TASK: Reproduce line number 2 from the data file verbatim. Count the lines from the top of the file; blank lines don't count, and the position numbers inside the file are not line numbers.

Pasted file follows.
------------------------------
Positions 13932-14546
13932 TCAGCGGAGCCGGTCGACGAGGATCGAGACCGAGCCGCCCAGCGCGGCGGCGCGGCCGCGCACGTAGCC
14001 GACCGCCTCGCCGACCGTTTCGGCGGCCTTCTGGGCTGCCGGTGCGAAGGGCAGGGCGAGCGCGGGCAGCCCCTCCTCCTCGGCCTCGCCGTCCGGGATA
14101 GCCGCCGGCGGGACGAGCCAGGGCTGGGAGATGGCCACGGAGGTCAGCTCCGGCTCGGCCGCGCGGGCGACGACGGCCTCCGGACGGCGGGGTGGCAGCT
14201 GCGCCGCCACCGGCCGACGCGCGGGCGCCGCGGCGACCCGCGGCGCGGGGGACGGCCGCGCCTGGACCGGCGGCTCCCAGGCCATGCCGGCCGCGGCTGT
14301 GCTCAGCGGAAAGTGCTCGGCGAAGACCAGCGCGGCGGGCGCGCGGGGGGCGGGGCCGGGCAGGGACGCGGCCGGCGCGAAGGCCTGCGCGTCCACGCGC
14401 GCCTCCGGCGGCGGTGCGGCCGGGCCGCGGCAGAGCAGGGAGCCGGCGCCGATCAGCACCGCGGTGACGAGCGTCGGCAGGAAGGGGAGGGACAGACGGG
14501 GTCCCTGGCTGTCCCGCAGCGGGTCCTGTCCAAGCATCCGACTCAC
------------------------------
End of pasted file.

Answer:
13932 TCAGCGGAGCCGGTCGACGAGGATCGAGACCGAGCCGCCCAGCGCGGCGGCGCGGCCGCGCACGTAGCC